Guns: the unending cycle of violence

The words of the women paralleled each other as they described how armed violence in the home and community, armed conflict, and the availability and misuse of guns feed each other in an unending cycle. These are not simple issues with easy solutions, but Sarah Masters says that this cannot justify apathy, silence, and inaction

Putting money where our mouths are

Lyric Thompson, in her last report from New York, writes that as we close the 54th UN Commission on the Status of Women, there’s no mystery as to what it takes to close the tremendous gap between policy and practice: money. Best-laid plans are moot if not resourced. Invest in women. As the UN motto reminds us, it's our world.

Haven't we said so already?

If the actions recommended by the 1995 Beijing Platform for Action on Equality, Development and Peace were honoured, Roberta Clarke argues that the Millennium Development Goals could be met.

Keeping hope alive in New York

Will the government representatives at the CSW remember their commitments when they are back in their home countries? After all, any gains for women and girls translate into gains and advancement for the entire population and by extension, the planet.

Women’s empowerment in Central Asia and movement building

For the first time at CSW, women from Central Asia shared their stories. I realized that this in itself is the empowerment of women. This in itself is the movement building: twelve women talking about the situation of women in Central Asia.

Iran: time to change the question

Parvin Ardalan spoke to Jane Gabriel at the UN CSW about the link between a conversation with her father and her work fighting for the rights and freedom of both men and women in Iran, and why it's time the international community changed the question: how can we help?

Negotiating Bliss

The bliss of an egalitarian and just relationship between spouses cannot be achieved through a sheet of paper. But Cassandra Balchin writes that in Muslim contexts efforts to take a fresh look at marriage contracts is certainly a step towards this goal

New York: no place for women in action

In an open letter to the United Nations Secretary General, the European Women's Lobby declares that "The 54th Session of the CSW...represents a step backwards by its failure to offer a new vision and mechanisms for implementation"

How about equality of respect?

Last week the UN CSW54 was accused by the European Women's Lobby of being a 'step backwards' for women. As it grinds on into its second week Jane Esuantsiwa Goldsmith says the women’s movement needs a new twin strategy around equality of respect and quality of experience

An uncomfortable truth: the gender turf war at UN CSW

Lyric Thompson takes issue with those who argue that men are inherently unqualified to speak as advocates for women's rights, and sees a paradoxical mirror image of the thinking that kept us out of classrooms, voting booths, political offices and boardrooms globally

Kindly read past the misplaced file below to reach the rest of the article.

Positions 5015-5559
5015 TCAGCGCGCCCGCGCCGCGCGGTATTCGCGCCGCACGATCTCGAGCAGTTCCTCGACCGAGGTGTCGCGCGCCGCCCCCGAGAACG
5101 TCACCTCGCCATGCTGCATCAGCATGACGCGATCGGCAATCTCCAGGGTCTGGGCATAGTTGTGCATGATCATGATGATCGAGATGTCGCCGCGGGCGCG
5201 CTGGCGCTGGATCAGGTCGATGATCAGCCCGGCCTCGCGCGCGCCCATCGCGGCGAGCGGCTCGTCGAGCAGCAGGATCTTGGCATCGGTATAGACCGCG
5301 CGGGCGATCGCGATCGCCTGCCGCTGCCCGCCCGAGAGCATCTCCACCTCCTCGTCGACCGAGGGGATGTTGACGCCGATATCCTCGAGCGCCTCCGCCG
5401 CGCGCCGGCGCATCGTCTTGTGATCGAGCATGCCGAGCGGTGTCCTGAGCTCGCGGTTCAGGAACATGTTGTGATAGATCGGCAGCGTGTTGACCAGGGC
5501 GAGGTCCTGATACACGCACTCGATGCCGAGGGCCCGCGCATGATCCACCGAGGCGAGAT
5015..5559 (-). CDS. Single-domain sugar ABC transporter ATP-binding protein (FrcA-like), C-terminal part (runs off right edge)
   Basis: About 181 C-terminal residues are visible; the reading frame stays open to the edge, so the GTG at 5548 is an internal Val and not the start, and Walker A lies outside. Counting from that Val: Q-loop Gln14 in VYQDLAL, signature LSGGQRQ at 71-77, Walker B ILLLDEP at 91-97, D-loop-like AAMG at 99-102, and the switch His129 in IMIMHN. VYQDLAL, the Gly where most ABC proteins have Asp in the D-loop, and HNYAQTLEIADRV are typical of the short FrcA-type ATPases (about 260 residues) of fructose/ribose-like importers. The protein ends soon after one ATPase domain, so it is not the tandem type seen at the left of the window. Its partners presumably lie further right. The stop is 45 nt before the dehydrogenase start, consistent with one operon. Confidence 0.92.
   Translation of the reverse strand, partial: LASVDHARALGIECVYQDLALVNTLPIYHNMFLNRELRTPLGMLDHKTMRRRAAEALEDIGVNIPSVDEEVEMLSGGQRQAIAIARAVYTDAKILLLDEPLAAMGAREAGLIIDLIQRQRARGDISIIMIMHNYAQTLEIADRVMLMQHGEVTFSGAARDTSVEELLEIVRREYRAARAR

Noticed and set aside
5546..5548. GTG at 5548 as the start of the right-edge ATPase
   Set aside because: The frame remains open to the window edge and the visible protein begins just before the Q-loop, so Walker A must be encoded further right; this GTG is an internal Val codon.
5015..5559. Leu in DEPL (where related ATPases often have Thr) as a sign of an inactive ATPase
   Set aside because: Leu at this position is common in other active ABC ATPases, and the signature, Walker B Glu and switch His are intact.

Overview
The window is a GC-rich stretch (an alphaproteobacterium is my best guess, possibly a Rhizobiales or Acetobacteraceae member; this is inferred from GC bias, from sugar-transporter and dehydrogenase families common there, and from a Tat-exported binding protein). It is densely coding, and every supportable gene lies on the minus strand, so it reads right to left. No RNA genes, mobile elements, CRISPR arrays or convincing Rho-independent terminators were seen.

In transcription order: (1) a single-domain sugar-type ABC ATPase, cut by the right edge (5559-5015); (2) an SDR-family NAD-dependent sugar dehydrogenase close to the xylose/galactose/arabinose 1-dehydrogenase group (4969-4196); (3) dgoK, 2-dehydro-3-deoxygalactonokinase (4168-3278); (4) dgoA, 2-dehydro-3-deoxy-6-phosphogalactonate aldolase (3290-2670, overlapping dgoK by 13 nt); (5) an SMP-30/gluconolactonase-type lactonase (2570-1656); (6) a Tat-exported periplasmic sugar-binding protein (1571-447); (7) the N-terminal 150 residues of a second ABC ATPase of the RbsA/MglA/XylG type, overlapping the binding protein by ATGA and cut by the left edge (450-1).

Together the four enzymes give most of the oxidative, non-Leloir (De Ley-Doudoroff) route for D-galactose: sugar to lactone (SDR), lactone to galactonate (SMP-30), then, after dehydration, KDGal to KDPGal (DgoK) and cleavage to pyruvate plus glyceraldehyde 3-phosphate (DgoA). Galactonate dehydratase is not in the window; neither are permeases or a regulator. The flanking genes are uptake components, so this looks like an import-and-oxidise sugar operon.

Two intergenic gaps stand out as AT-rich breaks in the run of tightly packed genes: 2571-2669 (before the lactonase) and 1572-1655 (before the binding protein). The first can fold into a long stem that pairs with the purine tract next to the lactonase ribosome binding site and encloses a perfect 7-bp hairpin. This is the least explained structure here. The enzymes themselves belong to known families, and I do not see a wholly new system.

Courage, controversy and chaos at the UN Commission on the Status of Women

More than two thousand women's rights activists are in New York for the UN Commission on the Status of Women to review the implementation of the Beijing Platform for Action for Equality, Development and Peace. The inside story is being covered daily by openDemocracy guest writers.

The table around which we didn't sit

CSW has attracted 1000s of women to its proceedings this year, but there is a danger that we are just talking to ourselves. Two sessions on the financial crisis point to the change that is needed.

The price of peace

“Peace processes are bad men talking to bad government and other bad men.....women in civil society are doing tremendous work on the ground, but they are not heard, they are not respected, and above all they are not funded.” Mary Robinson speaking at the UNCSW....

Women: reflections on our human rights

It's seventeen years since women's rights were recognised as human rights at the World Conference on Human Rights held in Vienna. openDemocracy writers examine the struggle to turn these rights into a day-to-day reality for women and girls and examine the challenges that lie ahead

A difficult week for the International Criminal Tribunal for the former Yugoslavia

The ICTY's struggle to prosecute war criminals causes a further decline in credibility in times when progress is vital for Croatia and the relation between Serbia and Bosnia.

This is my witness

The human voice has a way of piercing through you. Emily Stokes listened to the testimony of the women of Burma.

Haiti's 'restaveks'

Less than a month after Haiti was brought to its knees by an 8.8 magnitude earthquake, another story emerged from the island that briefly arrested international attention and interrupted the torrent of post-disaster coverage...

Burma may save its tigers and not its women

Cora Weiss reports on the International Tribunal on Crimes against Women of Burma - an overwhelming day of stories told by remarkable women of all ages of inhumanity leaving the listeners wondering how the women could have survived.

Defining the new American gender agenda

There has been much debate both within Washington and without as to what the new American gender agenda will be. Clearly, we’ll have one.......